Asia and the Pacific need more women entrepreneurs. Women’s economic empowerment and gender equality depend on it, as does the inclusive economic growth needed to achieve the UN’s Sustainable Development Goals, Hong Joo Hahm writes.
Establishing a business can be life-changing. This is particularly the case for women in developing countries, where a business can be a passport to financial independence and a means of breaking out of poverty.
More women in employment gives families financial security. It helps guarantee children a good diet, a solid education, and reliable healthcare. And because women employ other women and spend more on their families, women entrepreneurs create more inclusive economies and prosperous communities. Potential GDP gains from gender equality in the workplace are enormous – up to 50 per cent in parts of South Asia.
But for all this potential, businesswomen face considerable obstacles in Asia and the Pacific.
Representation on company boards is lower than in any other region and women CEOs are precious few. Gender bias runs through inheritance, labour and social security laws. Many women work in the informal economy with no social protection and societal prejudice frustrates women’s entrepreneurial potential. Across Asia, women give up to six hours of unpaid care work a day, thwarting educational attainment and career prospects.
For women wanting to start or expand a business, access to finance is key.
As many as 70 per cent of women-owned micro, small and medium enterprises (MSMEs) are underserved by financial institutions in developing countries. Women struggle to borrow in a region where land is required as collateral but where very few are landowners. So women-owned enterprises are consistently smaller and concentrated in less profitable sectors.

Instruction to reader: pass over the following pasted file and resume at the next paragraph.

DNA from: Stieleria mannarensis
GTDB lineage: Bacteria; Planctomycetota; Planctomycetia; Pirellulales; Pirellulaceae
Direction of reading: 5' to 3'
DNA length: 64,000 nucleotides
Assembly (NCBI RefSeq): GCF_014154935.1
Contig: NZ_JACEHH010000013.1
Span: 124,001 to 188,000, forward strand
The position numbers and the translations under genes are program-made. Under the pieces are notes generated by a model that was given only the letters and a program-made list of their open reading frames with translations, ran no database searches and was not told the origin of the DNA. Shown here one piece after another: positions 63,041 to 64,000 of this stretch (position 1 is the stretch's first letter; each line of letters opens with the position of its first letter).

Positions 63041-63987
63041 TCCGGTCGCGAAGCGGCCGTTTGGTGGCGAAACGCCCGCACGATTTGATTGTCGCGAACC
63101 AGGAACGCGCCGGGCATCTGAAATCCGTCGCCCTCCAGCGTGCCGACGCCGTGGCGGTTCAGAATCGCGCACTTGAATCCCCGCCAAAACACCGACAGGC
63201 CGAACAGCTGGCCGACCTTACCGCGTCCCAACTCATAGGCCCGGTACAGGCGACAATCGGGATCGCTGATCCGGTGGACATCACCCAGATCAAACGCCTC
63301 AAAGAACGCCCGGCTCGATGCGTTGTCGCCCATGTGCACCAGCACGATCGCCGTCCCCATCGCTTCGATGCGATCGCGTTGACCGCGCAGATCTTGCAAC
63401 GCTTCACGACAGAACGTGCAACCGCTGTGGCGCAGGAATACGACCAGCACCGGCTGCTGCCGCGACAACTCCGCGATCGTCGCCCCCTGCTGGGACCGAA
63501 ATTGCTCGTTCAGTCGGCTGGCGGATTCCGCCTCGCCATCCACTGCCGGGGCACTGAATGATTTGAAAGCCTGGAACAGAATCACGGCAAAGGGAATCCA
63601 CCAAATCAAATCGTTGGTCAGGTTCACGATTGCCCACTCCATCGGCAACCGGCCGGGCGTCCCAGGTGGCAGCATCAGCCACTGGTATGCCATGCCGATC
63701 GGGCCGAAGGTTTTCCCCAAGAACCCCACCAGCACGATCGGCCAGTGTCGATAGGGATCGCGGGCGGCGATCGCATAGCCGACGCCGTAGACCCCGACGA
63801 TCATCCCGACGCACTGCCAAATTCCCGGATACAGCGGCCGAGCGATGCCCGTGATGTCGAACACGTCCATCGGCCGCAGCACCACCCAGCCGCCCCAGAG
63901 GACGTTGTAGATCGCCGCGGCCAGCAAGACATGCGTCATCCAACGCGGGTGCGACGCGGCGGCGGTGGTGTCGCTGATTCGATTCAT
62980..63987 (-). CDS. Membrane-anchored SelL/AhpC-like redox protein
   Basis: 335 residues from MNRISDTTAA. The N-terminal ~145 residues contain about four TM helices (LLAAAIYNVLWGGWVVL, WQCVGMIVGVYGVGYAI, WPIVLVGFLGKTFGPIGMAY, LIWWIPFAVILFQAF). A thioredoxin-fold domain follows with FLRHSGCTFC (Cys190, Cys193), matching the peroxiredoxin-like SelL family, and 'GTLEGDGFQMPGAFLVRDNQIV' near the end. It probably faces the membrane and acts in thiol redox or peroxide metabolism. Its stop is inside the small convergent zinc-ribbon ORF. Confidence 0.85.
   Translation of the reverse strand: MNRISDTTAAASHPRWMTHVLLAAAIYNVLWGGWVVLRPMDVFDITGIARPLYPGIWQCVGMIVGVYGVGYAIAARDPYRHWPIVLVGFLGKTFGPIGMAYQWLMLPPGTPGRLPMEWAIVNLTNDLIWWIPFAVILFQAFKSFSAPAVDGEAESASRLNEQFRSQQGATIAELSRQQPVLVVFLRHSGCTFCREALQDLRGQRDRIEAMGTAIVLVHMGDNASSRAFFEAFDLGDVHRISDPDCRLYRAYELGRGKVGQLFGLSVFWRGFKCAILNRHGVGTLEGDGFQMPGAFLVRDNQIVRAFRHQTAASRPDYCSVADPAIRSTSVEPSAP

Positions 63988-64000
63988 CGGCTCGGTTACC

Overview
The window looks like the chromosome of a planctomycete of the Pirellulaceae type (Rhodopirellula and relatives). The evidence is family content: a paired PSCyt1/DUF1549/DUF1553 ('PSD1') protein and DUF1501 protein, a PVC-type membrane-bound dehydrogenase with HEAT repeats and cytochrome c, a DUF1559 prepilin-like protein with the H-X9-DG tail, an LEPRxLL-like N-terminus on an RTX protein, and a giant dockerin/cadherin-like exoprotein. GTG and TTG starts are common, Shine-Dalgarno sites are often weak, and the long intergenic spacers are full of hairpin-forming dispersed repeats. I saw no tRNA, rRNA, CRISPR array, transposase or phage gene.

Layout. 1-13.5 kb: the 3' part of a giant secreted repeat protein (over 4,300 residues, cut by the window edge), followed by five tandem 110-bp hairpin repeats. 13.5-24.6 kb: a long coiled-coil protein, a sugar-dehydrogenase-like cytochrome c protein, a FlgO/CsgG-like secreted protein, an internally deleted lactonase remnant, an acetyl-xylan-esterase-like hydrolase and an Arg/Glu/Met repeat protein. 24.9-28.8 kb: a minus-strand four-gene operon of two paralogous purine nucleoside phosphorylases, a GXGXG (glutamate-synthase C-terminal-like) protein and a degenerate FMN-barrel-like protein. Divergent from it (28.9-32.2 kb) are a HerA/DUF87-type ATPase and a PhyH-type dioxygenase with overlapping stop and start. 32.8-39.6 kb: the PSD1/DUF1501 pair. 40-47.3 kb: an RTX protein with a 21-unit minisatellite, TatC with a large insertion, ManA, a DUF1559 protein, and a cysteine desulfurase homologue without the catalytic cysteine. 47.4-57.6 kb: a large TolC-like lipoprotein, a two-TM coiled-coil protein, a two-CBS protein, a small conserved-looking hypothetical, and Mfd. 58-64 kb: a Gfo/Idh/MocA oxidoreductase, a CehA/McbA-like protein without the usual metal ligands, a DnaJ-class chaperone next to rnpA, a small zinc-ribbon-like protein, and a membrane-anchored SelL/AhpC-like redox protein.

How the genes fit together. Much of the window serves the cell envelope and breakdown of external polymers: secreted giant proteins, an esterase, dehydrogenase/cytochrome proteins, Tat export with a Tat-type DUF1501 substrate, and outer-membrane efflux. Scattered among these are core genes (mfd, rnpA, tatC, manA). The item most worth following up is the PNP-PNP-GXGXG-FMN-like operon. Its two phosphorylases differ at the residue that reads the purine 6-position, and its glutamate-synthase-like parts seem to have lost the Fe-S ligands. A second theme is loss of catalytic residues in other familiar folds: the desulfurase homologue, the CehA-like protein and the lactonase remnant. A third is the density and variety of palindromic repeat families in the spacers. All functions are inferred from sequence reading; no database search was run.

To overcome these challenges, the Economic and Social Commission for Asia and the Pacific (ESCAP) is launching a new initiative with generous financial support from Global Affairs Canada. Its goal: to support financing for women entrepreneurs and innovators, improve their access to information and communication technology (ICT), and create a policy environment in which their businesses can flourish. It will give 20,000 women entrepreneurs greater access to ICT and finance.
ICT and innovative financing lie at the heart of the initiative. We want to support businesswomen to mainstream ICT across business operations – to make their financial management more robust and their outlook more responsive to new technologies.
We plan to launch ‘women bonds’ for women entrepreneurs, channeling private sector investment from developed markets to support gender equality in the developing world. We will work with impact investment funds to target women-led investments. We will also encourage financial technology (fintech) solutions through advice on regulatory frameworks, training to help women access fintech services, and new credit lines to support innovators.
Deeper gender analysis of the MSME sector will complement these activities and inform policies that strengthen women’s rights and access to justice, reforms that update inheritance and property regimes, and legislation that stops credit being extended according to gender or marital status. For such a broad challenge, we will bring women entrepreneurs and policymakers together to build a gender-sensitive response across policy areas and governments.
The case for investing in women entrepreneurs is overwhelming. They are true agents of change whose innovation can lift communities, companies, and countries. We are committed to improving their prospects, unleashing women entrepreneurs’ full potential, and putting gender equality squarely at the heart of the 2030 Agenda for Sustainable Development in Asia and the Pacific.